6 Squat Variations for Injury Prevention

Squats are not an exercise you want to skip. They target many of the major muscles used in running, such as the quadriceps, gluteus maximus, hamstrings, and core. Strengthening these major muscle groups may prevent injury by supporting and stabilizing the joints around them. The squat, in particular, focuses on the knee and hip joints, two of the major joints involved in running.

There are a variety of different squat exercises that may contribute to injury prevention. Further, mixing it up can prevent plateaus from occurring and challenge your muscles in a whole different way. The following outlines 6 squat variations, starting with the basics, for you to mix up your leg routine starting today.

What Is Your Body Language Communicating?

As humans, we tend to spend a lot of our time thinking about the things we say — especially in and around the office. Of course, it’s important to think carefully before speaking, but that’s actually only half the battle when it comes to communication. In fact, some expert believe only about 7% of all communication is verbal, and the rest of the 93% is communicated through non-verbal cues like body language. That’s a huge percentage of communication that we’re not paying much attention to.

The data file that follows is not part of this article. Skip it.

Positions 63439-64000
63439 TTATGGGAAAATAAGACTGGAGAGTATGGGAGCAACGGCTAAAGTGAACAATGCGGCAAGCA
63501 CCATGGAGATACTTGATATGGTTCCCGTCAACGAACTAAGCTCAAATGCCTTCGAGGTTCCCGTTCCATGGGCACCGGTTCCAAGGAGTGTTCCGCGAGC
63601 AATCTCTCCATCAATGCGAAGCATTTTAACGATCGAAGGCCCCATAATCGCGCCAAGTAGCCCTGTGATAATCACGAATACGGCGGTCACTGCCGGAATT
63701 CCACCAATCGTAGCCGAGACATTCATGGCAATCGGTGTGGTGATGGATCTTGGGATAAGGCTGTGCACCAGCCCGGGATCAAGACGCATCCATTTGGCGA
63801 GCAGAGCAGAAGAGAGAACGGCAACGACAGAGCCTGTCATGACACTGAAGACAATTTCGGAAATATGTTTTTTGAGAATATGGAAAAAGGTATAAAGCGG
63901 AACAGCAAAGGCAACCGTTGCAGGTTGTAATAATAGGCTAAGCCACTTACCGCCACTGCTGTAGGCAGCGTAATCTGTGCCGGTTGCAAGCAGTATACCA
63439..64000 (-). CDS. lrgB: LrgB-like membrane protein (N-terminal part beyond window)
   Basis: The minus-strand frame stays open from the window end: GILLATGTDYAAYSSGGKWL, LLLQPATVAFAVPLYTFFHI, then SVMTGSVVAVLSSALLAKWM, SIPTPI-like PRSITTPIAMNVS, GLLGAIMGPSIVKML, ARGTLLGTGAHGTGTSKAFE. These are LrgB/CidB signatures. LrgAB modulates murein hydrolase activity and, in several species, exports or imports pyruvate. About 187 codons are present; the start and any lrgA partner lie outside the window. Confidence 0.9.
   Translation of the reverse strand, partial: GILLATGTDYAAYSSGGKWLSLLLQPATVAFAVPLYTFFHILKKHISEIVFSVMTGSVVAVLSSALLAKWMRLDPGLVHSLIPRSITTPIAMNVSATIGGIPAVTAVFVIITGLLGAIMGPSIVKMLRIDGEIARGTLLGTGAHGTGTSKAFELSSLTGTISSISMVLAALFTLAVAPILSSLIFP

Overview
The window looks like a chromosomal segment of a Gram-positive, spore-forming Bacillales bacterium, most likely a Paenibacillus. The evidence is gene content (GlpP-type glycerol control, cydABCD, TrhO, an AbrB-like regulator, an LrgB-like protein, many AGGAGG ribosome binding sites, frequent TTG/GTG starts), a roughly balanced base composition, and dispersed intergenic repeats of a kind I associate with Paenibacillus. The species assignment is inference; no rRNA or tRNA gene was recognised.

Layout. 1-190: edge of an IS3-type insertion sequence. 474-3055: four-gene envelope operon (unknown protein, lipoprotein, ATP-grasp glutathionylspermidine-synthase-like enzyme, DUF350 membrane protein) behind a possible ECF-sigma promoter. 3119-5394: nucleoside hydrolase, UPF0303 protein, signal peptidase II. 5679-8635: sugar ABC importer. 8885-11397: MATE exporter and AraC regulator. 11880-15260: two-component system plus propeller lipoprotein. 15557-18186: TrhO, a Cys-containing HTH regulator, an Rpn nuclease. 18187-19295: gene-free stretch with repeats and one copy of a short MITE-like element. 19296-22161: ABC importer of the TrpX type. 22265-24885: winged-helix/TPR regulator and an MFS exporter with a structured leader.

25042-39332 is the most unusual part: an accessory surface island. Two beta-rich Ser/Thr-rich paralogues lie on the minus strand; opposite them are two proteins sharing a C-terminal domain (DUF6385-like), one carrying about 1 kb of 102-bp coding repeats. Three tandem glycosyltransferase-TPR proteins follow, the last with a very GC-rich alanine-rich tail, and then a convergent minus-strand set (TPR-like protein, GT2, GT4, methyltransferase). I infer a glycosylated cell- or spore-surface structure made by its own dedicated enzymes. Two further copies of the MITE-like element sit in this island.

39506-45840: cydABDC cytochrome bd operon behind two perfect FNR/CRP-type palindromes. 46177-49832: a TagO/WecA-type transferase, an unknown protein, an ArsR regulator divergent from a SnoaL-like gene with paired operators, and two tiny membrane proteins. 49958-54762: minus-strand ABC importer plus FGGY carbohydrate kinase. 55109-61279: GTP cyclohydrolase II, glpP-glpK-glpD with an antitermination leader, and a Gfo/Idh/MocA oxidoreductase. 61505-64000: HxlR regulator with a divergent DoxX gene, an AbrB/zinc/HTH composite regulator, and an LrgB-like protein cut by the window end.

Non-verbal communication includes things like facial expression, gestures, tone of voice, eye-contact, body positioning, and posture. As social beings, we subconsciously pick up on these subtle cues to inform our impressions of a person’s characteristics, personality, state of mind, and much more.

What Your Body Language is Saying About You

Take a look at the two photos below. Just a quick glance at the two people in the photos and we can immediately tell that the person on the left demonstrates confidence, whereas in the right, she likely feels insecure and unsure.

upright posture, confident body language      slouching posture, insecure body language

Using only body language as a cue, you were able to make a snap judgement — fairly confidently, too — about the mental state of these two people. Based on these two images, if you were asked to guess how you think each of these people would do presenting in front of a large audience, or in a leadership role, you’d probably guess that the person on the left demonstrating confidence is better suited for the job.

Assuming she is a qualified individuals, slouching puts her at a significant disadvantage compared to her adopting an upright, open posture.

This is obviously an extreme, hypothetical case and that’s not how decisions about presenters or promotions are made. However, there is something to be said about the advantage you can gain in taking extra care and attention in what your body is communicating to those around you.

Body Language on Your Own Psyche